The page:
Results of Operations and Financial Condition (Continued)
(Tabular dollars in millions, except per share amounts)

corporate matters, programming charges, and net gains from investments, reduced our effective income tax rate by 4.1 percentage points.

For 2019, we recorded a tax benefit of $29 million, reflecting an effective income tax rate of (0.9)%. Included in the benefit for income taxes were discrete items of $827 million, primarily consisting of a tax benefit of $768 million resulting from the transfer of intangible assets between our subsidiaries in connection with a reorganization of our international operations, a tax benefit of $44 million realized in connection with the preparation of the 2018 federal tax return, based on further clarity provided by the U.S. government on tax positions relating to the Tax Reform Act, and a tax benefit of $39 million principally related to the bankruptcy of an investee. These items, taken together with a net tax benefit of $102 million on the items identified as affecting comparability in Reconciliation of Non-GAAP Measures, including restructuring and other corporate matters, programming charges, and gain on sales, reduced the effective income tax rate by 23.6 percentage points.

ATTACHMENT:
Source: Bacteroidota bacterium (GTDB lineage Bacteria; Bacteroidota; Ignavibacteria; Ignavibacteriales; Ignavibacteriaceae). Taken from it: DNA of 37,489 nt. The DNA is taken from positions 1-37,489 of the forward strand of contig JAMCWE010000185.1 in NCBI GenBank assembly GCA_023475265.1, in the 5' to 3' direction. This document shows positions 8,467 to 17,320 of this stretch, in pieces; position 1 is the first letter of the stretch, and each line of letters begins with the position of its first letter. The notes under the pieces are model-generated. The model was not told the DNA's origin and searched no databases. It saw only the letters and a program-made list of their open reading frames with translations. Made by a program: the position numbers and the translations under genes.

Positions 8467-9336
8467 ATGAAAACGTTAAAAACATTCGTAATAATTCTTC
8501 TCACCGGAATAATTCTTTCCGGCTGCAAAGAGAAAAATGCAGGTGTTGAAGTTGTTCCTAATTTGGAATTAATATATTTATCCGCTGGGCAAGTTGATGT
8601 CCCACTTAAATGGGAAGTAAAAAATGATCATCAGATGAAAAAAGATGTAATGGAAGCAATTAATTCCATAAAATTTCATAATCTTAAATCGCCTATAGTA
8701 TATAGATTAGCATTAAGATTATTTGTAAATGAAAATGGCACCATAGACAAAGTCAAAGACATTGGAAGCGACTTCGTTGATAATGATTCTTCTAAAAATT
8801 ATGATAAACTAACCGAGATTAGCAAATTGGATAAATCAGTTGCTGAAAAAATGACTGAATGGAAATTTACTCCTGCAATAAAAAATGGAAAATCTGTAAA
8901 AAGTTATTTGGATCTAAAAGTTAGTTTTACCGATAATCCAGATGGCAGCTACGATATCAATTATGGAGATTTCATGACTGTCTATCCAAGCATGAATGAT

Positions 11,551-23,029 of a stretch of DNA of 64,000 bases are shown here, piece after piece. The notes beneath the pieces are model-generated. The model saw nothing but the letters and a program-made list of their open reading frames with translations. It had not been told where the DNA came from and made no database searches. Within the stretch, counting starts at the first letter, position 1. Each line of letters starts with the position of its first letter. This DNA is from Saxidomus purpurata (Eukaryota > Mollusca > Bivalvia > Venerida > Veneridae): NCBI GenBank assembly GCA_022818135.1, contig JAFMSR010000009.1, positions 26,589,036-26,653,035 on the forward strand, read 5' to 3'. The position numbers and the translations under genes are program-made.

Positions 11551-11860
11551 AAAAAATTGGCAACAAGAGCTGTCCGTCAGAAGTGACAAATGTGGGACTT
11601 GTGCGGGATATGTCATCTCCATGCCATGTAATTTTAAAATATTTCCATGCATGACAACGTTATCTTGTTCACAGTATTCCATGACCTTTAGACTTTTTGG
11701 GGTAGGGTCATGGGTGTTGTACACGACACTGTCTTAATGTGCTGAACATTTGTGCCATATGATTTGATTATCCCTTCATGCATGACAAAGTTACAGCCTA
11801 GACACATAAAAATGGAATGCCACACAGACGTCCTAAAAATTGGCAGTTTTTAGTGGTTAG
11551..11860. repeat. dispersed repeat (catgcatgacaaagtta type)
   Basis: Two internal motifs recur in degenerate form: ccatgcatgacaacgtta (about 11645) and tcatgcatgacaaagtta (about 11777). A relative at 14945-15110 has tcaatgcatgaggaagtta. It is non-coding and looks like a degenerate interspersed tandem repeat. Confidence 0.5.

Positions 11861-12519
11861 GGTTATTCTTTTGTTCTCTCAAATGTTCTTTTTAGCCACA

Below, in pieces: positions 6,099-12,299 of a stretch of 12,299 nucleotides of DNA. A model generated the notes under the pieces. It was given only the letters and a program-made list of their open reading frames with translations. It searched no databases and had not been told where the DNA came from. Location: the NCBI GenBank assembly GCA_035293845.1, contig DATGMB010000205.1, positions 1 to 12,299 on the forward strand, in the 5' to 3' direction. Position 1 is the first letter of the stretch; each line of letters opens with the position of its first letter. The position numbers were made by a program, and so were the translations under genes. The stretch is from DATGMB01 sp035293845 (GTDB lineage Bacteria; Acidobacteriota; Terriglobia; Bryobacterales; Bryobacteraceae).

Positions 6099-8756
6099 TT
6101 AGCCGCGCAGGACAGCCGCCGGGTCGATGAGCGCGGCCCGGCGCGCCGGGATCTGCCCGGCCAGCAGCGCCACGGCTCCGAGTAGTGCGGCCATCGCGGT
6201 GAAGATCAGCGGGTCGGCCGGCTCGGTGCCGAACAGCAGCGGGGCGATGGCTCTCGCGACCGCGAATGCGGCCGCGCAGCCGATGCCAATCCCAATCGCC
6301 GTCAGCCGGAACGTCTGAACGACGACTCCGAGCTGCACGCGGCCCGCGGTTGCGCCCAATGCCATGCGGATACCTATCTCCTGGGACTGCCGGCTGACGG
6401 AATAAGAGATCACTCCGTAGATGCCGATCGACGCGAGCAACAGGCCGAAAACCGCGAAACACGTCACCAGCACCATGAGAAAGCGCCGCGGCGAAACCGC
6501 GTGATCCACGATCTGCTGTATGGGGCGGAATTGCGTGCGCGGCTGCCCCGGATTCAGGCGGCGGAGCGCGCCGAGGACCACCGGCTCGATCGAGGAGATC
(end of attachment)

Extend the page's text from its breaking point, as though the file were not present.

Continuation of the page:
In March 2020, the U.S. government enacted tax legislation containing provisions to support businesses during the COVID-19 pandemic (the “CARES Act”), including deferment of the employer portion of certain payroll taxes, refundable payroll tax credits, and technical amendments to tax depreciation methods for qualified improvement property. The CARES Act did not have a material impact on our consolidated financial statements for 2020. We do not expect the future impact of the CARES Act provisions to be material.

Equity in Loss of Investee Companies, Net of Tax